China carried out 'combat readiness patrol' as U.S. lawmakers visited Taipei

FILE PHOTO: Flags of Taiwan and U.S. are placed for a meeting in Taipei, Taiwan March 27, 2018. REUTERS/Tyrone Siu/File Photo
FILE PHOTO: Flags of Taiwan and U.S. are placed for a meeting in Taipei, Taiwan March 27, 2018. REUTERS/Tyrone Siu/File Photo

By Ben Blanchard

TAIPEI (Reuters) -China's military carried out "combat readiness" patrols in the direction of the Taiwan Strait on Friday as a U.S. Congressional delegation made a surprise visit to Taipei, offering strong support to the Chinese-claimed, democratically governed island.

The five members of the U.S. House of Representatives arrived in Taiwan on Thursday night for a previously unannounced two-day trip, the second time in a month U.S. lawmakers have visited.

As with the last visit, China's military announced the patrols in the vicinity of the narrow and sensitive Taiwan Strait that separates the island from its giant neighbour.

The People's Liberation Army's Eastern Theatre Command said that on Friday it "organised naval and air forces to continue combat readiness police patrols in direction of the Taiwan Strait".

"The relevant actions are necessary to deal with the current situation in the Taiwan Strait. Taiwan is part of China's territory, and defending national sovereignty and territorial integrity is our military's sacred mission."

It gave no details.

Taiwan's Defence Ministry, as part of its daily update of Chinese air operations near the island, said that on Friday eight Chinese air force aircraft, including two nuclear-capable H-6 bombers, flew into Taiwan's air defence zone, though well away from mainland Taiwan and close to the Taiwan-controlled Pratas Islands at the top of the South China Sea.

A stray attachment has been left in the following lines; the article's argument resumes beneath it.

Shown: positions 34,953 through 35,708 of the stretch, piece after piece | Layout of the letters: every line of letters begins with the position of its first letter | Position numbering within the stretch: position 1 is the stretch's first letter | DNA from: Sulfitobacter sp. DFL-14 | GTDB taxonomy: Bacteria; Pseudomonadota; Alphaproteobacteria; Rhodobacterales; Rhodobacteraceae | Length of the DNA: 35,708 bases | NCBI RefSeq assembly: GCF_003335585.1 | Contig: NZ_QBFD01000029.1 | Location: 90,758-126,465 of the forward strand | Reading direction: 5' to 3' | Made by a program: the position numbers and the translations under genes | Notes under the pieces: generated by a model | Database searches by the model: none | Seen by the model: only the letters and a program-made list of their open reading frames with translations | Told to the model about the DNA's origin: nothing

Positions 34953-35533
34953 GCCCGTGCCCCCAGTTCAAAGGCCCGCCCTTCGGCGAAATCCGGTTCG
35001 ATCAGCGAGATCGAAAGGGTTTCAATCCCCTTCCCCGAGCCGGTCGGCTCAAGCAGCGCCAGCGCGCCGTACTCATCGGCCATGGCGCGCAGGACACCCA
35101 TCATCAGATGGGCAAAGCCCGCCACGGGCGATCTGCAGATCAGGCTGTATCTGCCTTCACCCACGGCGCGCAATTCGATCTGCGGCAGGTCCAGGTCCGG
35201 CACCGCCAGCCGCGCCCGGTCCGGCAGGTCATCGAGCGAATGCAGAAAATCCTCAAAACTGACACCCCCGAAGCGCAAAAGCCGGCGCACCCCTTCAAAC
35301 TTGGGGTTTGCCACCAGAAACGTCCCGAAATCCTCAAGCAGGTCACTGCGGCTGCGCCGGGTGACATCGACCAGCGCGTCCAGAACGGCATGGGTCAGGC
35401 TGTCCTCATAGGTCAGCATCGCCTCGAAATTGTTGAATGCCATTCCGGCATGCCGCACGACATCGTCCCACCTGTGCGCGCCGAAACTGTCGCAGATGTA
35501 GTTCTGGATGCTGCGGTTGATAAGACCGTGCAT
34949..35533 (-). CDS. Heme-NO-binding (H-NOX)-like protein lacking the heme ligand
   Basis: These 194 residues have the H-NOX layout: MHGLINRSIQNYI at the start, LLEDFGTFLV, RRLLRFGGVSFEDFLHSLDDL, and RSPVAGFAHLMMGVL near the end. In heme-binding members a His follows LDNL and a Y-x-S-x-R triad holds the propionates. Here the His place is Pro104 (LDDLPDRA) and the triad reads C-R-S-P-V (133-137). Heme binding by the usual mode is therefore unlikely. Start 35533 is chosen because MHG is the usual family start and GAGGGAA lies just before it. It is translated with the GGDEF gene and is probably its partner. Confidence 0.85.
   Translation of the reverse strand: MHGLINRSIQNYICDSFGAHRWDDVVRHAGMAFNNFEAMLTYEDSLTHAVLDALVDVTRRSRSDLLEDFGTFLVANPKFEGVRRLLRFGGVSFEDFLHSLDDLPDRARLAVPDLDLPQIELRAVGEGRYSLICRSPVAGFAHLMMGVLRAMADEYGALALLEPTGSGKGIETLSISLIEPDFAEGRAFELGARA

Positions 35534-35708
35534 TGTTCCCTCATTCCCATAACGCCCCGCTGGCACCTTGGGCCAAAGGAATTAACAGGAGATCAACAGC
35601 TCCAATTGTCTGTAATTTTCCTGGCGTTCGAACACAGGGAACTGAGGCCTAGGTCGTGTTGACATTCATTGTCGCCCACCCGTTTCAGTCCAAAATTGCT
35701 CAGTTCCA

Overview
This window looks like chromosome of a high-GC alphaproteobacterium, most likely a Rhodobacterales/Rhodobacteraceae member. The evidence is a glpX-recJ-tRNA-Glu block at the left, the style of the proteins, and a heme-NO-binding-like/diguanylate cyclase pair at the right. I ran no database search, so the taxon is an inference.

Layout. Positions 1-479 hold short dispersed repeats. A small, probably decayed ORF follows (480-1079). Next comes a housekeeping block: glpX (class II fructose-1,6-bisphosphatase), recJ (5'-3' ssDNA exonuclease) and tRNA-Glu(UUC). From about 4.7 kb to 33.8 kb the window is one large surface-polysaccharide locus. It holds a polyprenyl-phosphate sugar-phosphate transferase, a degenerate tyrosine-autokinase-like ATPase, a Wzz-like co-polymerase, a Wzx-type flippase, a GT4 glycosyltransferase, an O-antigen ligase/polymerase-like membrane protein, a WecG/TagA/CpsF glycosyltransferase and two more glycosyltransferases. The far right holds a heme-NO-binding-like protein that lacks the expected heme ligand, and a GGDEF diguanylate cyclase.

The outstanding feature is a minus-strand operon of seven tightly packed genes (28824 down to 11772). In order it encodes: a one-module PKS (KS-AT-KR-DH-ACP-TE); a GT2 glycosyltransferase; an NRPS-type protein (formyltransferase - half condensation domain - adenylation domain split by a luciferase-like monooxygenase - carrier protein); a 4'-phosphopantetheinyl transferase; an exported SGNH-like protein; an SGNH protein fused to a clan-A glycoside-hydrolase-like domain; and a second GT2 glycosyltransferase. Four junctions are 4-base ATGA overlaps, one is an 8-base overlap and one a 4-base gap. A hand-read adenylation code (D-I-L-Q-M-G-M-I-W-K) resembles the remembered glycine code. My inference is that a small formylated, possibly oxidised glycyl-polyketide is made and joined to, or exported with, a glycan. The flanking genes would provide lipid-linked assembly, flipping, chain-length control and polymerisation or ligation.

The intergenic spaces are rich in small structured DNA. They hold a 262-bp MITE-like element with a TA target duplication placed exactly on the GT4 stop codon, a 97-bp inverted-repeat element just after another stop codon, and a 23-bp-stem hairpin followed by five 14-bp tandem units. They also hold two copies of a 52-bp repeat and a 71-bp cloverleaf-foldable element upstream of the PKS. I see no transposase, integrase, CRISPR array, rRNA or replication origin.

China routinely denounces visits by U.S. politicians to Taiwan, and its foreign ministry said it had made a formal complaint to Washington about the latest trip by the bipartisan congressional group, saying playing the Taiwan card was "a losing hand".

Meeting Taiwan President Tsai Ing-wen at her office earlier on Friday, the leader of the U.S. delegation praised the island as a "force for good" in the world.

"Madame President, I want to commend and praise your leadership. Under your administration, the bonds between us are more positive and productive than they have been for decades," said Mark Takano, chairman of the House Committee on Veterans' Affairs, whose group was previously in Japan and South Korea.

"Our commitment to Taiwan is rock solid and has remained steadfast as the ties between us have deepened. Taiwan is a democratic success story, a reliable partner and a force for good in the world," he added.

The United States, like most countries, has no official ties with Taiwan but is the democratically-ruled island's most important international backer and arms supplier.

Congresswoman Nancy Mace, who is part of the delegation, tweeted that China's Washington embassy "demanded we cancel the trip" when news of it broke.

"We didn't," she added, and posted a picture of herself outside the U.S. Air Force jet that carried her to Taipei under the caption "Just touched down in the Republic of Taiwan", a term used by supporters of the island's formal independence.

China has stepped up military and political pressure on Taiwan to accept its sovereignty claims. Tsai has vowed to maintain peace with China, but that she will defend Taiwan if attacked.

(Reporting by Ben Blanchard; Editing by Michael Perry and Toby Chopra)

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